• Lightweight hardware and tools.
  • Consumer electronics.
  • Pet food and supplies.
  • Food and beverages.
  • Office and school supplies.
  • Cosmetics and personal hygiene products.
  • Toys.

Counter Displays

Counter displays

Counter displays are small, corrugated structures that fit perfectly on the counter at the register. They can also find homes at customer service desks and pharmacy windows. Their main advantage is that they’re right in front of customers as they’re getting ready to pay. Every customer who makes a purchase will see the counter display right at eye level as they’re checking out. They typically have slots for holding merchandise and a backboard that offers branding opportunities.

Because they’re small and have a prominent location, counter displays are a cost-effective way to promote products. They can also encourage impulse buys and increase awareness for new products.

It’s important to remember that customers of all kinds will stop by the register. For that reason, counter displays are well suited for small essentials and wide-appeal items rather than niche markets. Some excellent candidates for countertop displays include:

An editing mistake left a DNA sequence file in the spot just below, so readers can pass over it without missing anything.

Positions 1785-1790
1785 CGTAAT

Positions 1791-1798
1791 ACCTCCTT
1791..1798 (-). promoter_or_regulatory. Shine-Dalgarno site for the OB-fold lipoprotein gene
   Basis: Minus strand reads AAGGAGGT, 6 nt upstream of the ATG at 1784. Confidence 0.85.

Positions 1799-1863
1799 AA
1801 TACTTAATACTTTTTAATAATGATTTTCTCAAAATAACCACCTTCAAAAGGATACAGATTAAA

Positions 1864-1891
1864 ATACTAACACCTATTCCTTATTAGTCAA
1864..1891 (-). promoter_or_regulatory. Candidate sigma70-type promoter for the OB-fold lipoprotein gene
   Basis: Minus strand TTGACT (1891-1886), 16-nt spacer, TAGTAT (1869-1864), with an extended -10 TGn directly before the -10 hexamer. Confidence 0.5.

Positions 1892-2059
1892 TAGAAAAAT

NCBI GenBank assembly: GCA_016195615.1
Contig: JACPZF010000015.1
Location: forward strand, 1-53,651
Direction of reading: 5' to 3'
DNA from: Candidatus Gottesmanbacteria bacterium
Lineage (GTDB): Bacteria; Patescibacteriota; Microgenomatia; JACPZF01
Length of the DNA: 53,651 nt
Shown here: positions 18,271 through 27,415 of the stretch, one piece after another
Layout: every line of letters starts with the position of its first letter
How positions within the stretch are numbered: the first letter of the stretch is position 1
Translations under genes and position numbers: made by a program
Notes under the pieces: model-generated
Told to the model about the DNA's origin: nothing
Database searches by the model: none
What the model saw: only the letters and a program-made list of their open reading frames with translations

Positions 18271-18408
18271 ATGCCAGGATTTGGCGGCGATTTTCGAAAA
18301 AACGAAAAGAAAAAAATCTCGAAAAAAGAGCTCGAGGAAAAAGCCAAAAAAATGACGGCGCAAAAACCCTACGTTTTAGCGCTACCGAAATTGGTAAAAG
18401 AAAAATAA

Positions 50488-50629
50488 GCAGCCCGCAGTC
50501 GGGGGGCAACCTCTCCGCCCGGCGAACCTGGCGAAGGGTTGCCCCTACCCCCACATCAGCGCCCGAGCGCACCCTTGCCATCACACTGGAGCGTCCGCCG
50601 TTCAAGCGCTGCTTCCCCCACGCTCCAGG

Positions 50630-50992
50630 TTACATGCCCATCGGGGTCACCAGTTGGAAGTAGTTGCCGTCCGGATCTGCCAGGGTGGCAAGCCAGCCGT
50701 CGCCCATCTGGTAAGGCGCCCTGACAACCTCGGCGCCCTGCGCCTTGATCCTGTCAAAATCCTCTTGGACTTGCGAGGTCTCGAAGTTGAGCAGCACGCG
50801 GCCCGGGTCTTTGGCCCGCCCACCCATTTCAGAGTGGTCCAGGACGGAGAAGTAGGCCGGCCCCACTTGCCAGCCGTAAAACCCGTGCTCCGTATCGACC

• Candies and snacks.
  • Small toys or stickers.
  • Small cosmetic items.
  • Travel-sized items.
  • Seasonal and holiday products.
  • Gift cards.

Pallet Displays

Pallet displays are a type of floor display that rests on a pallet rather than on the floor. You’ll commonly find pallet displays in larger, spacious retail environments. They’re popular for big-box club stores and large grocery stores. Because they have a sturdy pallet for support, they can hold larger quantities and heavier products.

The pallet also improves accessibility, making even heavy displays easy to move with a pallet truck’s help. Since they fit onto standard pallets, they’re also relatively simple to assemble. This feature is useful because it saves time if you do your own assembly, and increases compliance when retailers assemble them.

Shoppers can access a full pallet display from all four sides. They’re quite large, so your brand can stock a variety of products on a single structure. Showcase several colors or flavors, a main product alongside its accessories or a complete health and beauty regimen. The high capacity of pallet displays makes them excellent for high-volume, high-turnover products.

Instead of a full pallet, some brands may choose a half-pallet or quarter-pallet display. These cost-effective options save space and money. However, these smaller pallets won’t provide visibility from all four sides. For another branding opportunity, consider a printed pallet skirt. These graphics cover up the wood pallet supporting your display, increasing visual appeal.

The best products for a pallet display include:

  • Food and beverage items.
  • Technology devices.
  • Fresh produce.
  • Seasonal products.
  • Home improvement tools.

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Retail Signage